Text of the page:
It Takes a Village: How parents and schools can work together for success

We’ve all heard the saying that it takes a village to raise a child. If this is true, it follows that collaboration between our “village members” is at the root of success for our children.

When Schools, communities and Parents join forces for the good of children, their odds of success improve exponentially. It all begins at home where parents set the standards and compass. However, as children leave the nest, extended family, faith programs, schools, clubs and community programs all begin to have an increasing role in the raising of our children. No one can do it alone and collaboration can be the key to helping kids do well; that’s certainly true when it comes to academic success. A child’s day begins and ends at home, so academic life must recognize that and parents and schools need to partner for children’s success. Parent support can make all the difference. published an article Reviewed by: Kathryn Hoffses, PhD, listing 10 ways parents can put their kids on track to be successful students.

We have adopted this and offer the following 10 Ways to Help Your Child Succeed at Barnstead Elementary School

1. Attend Open House and Parent-Teacher Conferences

Kids do better in school when parents are involved in their academic lives. Attending the Barnstead Open House at the start of the school year is a great way to get to know your child’s teachers and their expectations. We have found this visit can reduce student jitters and open lines of communication for parents and teachers.

Attending Parent-Teacher conferences is another way to stay informed. These are held twice a year, in October and January at the trimester progress reporting periods. The conferences are a chance to start or continue conversations with your child’s teacher, and discuss strategies to help your child do his or her best in class. Meeting with the teacher also lets your child know that what goes on in school will be shared at home.

If your child has special learning needs, additional meetings can be scheduled with teachers and other school staff to consider setting up or revising individualized education plans (IEPs), 504 education plans, or gifted education plans.

Keep in mind that parents or guardians can request meetings with teachers, principals, school counselors, or other school staff any time during the school year.

2. Visit the School and Its Website

Knowing the physical layout of the school building and grounds can help you connect with your child when you talk about the school day. It’s good to know the location of the main office, school nurse, cafeteria, gym, athletic fields, playgrounds, auditorium, and special classes.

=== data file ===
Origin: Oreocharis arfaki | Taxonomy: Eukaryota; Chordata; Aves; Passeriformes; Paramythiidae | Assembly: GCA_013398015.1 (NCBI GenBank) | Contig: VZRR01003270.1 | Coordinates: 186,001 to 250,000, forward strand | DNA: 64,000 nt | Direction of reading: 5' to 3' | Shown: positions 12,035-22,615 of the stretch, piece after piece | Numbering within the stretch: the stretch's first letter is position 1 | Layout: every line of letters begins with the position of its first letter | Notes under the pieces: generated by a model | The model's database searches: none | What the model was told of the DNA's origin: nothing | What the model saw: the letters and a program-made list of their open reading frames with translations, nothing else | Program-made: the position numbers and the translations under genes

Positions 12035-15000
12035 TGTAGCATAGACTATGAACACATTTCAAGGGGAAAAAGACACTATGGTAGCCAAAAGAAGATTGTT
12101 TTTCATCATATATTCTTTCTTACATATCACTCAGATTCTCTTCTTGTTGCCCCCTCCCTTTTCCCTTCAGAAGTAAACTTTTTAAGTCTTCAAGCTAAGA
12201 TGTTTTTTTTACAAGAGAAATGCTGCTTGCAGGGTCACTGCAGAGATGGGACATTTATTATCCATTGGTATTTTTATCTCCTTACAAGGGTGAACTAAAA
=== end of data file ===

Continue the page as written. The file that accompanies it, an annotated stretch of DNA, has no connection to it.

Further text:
On the school website ( , you can find information about:
the school calendar

staff contact information

upcoming events like class trips

testing dates

Teachers maintain their own websites that detail homework assignments, test dates, and classroom events and trips. Special resources for parents and students are also usually available on the district, school, or teacher websites.

3. Support Homework Expectations

Homework in grade school reinforces and extends classroom learning and helps kids practice important study skills. It also helps them develop a sense of responsibility and a work ethic that will benefit them beyond the classroom.

In addition to making sure your child knows that you see homework as a priority, you can help by creating an effective study environment. Any well-lit, comfortable, and quiet workspace with the necessary supplies will do. Avoiding distractions (like a TV in the background) and setting up a start and end time can also help.

A good rule of thumb for an effective homework and/or study period is roughly 10 minutes per elementary grade level. Fourth-graders, for example, should expect to have about 40 minutes of homework or studying each school night. If you find that it’s often taking significantly longer than this guideline, talk with your child’s teacher.

While your child does homework, be available to interpret assignment instructions, offer guidance, answer questions, and review the completed work. But resist the urge to provide the correct answers or complete the assignments yourself. Learning from mistakes is part of the process and you don’t want to take this away from your child. BES is a Google Classroom school, so sending an email to your teacher anytime you have a question is a great way to communicate.

4. Send Your Child to School Ready to Learn